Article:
Mother's Day, every day

I wrote an essay about my little niece Lily and my beloved mom, Liora. Sadly, they never got to meet. My mom passed away a couple of years before Lily was born, but there’s no doubt in my mind that they would have fallen instantly and forever in love with one another.

I wrote an essay about Lily’s scary birth and my mom’s example of how to cope during hard, scary times. It was her memory which helped all of us get through that terrifying week with bravery and optimism. It’s in this month’s issue of Hadassah Magazine. In case you want to read it, here it is.

Happy mother’s day to all you mothers and all you children. Even if you, like me, no longer have your mother living, I hope you celebrate the gift of having her in your life for as long as you did.

Much love to you all,

Tammar

Brave

Being brave can look really different. You’re brave when you run into a burning building when everyone else is running out. (Thank you, firefighters everywhere!)

You’re brave when you put on a weapon and go out into the dark streets to stop people who have stolen, who have broken laws, who have hurt others. (Thank you, police everywhere!)

You’re brave when you decide it’s okay to accept a lower paying job because it makes the world a better place and you’re willing not only to give your time and energy to make that happen, but also willing to endure a less comfortable life. (Thank you, teachers, social workers, public defenders and every employee at a non-profit!)

And while it looks different from the bravery above: you’re brave when you write. Especially when you write your truth. When you write from your hopes and your dream. When you let your secret fears and your hidden pain out from where they’ve been hiding.

It’s brave to try something hard and new. It’s brave to share it with others.

Some people will like what you write. Some people won’t. That’s where being brave comes in.

It takes courage to keep writing. It takes courage to keep sharing.

So take heart, my dear ones. Be brave. In whatever form that might take. I can’t wait to see what you come up with.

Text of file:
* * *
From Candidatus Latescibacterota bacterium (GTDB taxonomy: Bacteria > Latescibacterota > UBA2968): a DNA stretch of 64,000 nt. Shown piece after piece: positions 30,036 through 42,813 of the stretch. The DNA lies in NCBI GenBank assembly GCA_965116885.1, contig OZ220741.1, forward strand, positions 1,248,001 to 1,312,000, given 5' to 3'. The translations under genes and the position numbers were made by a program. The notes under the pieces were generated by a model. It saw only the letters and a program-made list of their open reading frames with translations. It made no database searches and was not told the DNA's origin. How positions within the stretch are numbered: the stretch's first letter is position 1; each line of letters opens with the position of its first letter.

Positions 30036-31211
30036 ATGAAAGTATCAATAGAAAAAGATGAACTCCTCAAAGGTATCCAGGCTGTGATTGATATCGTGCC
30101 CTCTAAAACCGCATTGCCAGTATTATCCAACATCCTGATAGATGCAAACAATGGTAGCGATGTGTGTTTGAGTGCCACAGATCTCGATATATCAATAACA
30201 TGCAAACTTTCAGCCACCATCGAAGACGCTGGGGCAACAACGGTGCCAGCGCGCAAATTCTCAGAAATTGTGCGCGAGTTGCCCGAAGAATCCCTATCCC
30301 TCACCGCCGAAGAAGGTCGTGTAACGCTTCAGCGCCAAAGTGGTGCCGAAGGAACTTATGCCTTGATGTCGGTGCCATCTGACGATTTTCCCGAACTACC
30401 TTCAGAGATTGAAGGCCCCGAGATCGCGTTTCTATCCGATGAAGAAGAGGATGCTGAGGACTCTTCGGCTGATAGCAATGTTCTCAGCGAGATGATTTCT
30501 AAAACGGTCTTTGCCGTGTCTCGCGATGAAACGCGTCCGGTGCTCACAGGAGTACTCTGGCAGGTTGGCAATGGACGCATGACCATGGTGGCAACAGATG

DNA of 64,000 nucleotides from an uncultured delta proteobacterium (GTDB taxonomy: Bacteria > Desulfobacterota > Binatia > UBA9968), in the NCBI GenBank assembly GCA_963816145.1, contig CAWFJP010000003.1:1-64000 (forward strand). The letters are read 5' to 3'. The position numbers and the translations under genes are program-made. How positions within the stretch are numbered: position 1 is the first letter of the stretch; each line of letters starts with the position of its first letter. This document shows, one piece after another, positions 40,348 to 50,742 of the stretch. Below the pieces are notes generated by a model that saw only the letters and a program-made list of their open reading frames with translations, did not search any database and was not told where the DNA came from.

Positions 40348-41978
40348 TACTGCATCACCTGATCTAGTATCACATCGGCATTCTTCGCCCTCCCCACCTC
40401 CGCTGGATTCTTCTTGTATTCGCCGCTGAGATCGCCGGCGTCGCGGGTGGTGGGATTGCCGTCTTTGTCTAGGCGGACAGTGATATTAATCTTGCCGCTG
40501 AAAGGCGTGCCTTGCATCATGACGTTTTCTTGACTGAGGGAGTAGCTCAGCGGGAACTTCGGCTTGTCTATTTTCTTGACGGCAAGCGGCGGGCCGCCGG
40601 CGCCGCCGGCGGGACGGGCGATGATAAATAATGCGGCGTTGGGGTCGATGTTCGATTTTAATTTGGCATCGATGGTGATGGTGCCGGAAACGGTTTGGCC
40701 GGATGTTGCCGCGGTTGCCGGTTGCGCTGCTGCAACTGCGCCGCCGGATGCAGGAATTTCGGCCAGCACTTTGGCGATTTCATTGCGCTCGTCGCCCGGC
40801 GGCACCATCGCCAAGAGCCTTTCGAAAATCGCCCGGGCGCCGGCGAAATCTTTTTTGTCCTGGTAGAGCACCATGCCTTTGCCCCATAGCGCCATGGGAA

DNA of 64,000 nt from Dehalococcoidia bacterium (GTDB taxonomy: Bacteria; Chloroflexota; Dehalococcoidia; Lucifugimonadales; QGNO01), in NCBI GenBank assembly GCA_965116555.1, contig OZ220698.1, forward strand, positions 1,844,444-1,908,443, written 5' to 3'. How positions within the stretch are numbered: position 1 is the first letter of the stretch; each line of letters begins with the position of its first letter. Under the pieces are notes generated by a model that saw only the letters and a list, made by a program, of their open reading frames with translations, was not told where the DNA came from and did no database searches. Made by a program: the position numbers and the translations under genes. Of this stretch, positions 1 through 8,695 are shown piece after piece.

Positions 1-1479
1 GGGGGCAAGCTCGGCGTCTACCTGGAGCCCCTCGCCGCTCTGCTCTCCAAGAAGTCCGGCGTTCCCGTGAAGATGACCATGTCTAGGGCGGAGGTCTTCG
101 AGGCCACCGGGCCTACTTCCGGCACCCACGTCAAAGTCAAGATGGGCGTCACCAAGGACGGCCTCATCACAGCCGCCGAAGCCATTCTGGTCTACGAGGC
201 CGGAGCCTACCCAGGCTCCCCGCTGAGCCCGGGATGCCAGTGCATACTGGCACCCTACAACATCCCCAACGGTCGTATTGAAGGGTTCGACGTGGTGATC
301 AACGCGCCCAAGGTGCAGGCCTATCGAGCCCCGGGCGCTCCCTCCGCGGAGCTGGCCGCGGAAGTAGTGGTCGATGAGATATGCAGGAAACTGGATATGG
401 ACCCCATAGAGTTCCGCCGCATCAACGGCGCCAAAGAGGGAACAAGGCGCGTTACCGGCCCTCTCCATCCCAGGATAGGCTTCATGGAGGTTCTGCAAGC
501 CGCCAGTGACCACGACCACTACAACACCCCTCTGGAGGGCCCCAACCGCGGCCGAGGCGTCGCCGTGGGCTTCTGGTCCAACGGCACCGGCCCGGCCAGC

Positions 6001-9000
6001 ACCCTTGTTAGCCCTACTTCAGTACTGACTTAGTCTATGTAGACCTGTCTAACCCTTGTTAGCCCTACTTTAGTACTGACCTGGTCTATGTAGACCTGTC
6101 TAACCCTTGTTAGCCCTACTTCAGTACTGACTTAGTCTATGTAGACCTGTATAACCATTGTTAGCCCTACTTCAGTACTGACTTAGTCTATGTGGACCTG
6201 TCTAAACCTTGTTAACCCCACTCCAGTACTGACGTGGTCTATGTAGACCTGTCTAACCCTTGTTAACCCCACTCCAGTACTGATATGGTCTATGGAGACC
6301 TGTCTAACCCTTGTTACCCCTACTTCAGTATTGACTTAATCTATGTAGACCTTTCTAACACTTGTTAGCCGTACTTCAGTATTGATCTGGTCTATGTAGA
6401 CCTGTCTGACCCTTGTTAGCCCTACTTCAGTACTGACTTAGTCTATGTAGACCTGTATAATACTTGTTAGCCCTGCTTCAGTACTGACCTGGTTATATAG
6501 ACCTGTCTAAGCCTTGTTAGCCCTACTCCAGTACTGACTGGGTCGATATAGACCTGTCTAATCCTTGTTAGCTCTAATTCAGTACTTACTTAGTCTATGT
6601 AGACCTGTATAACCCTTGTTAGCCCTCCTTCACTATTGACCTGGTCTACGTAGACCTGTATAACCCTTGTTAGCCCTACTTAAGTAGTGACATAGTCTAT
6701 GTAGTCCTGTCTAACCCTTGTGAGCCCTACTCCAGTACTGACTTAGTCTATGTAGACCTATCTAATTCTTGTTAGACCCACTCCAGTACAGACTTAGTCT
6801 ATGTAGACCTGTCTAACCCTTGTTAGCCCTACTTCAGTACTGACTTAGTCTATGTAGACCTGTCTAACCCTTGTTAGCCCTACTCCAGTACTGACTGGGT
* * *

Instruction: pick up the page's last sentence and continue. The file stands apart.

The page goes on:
More later,

Tammar

Grateful

Hello dear ones,

I’ve been thinking about the five languages of love and how our society has focused on gift-giving as the most authentic one to show you care. (Have you heard of this theory? There are 5 main ways people show each other that they love them: kind words, acts of service, quality time, physical touch, and giving gifts.) I get that, I mean, no one’s spending their 6-figure marketing budget to tell you to give people back rubs or to put away the laundry. The return on their investment wouldn’t leave their shareholders happy. (Although maybe they would be happier if they were getting back rubs and their boo took the trash without being asked? This bears further thinking…)

Regardless, I love that we have Thanksgiving before launching into the shopping/giving/getting frenzy of December. We can just eat and hang out and maybe even go around the table and say what we’re grateful for before we dig in.

I hope you have a wonderful meal with people you like, and that you remember to use all your languages to show them how much you care.

And since the sixth, previously undiscovered, love language is food, here’s one of my favorite fall recipes to share with you. If you double the recipe and give one away, you’ll be speaking so many languages at one: gift, service, food, and if after you hand it over you also give them a hug and tell them you love them, you’ll be speaking in touch and king words too. A polyglot in love. What a beautiful thing.

Thank you for reading my books!

Tammar

Pumpkin-Chocolate Chip Bread

1 can pumpkin puree

1/2 cup vegetable oil (I’ve used olive oil, avocado oil, coconut oil, literally whatever I have laying around)

1 cup sugar

1 teaspoon vanilla extract

2 cups all-purpose flour (I sometimes swap in 1/2 cup whole wheat flour)

1 1/2 teaspoon baking powder

1/2 teaspoon baking soda

3/4 teaspoon kosher salt

2 teaspoon cinnamon

1 teaspoon nutmeg

1 teaspoon ginger

3/4 cup chocolate chips

Heat over to 350. Oil a 9-by-5 inch loaf pan, line the bottom with parchment paper.

In a large bowl, mix pumpkin, oil, sugar and vanilla. Mix dry ingredients in a separate bowl. Slowly still the flour mixture into the wet mixture. Add chocolate chips.

Pour into prepared loaf pan. Bake 60-70 minutes. Inserted toothpick should come out clean.

This recipe easily doubles. Make one to keep and one to give away to your favorite neighbor.

Enjoy!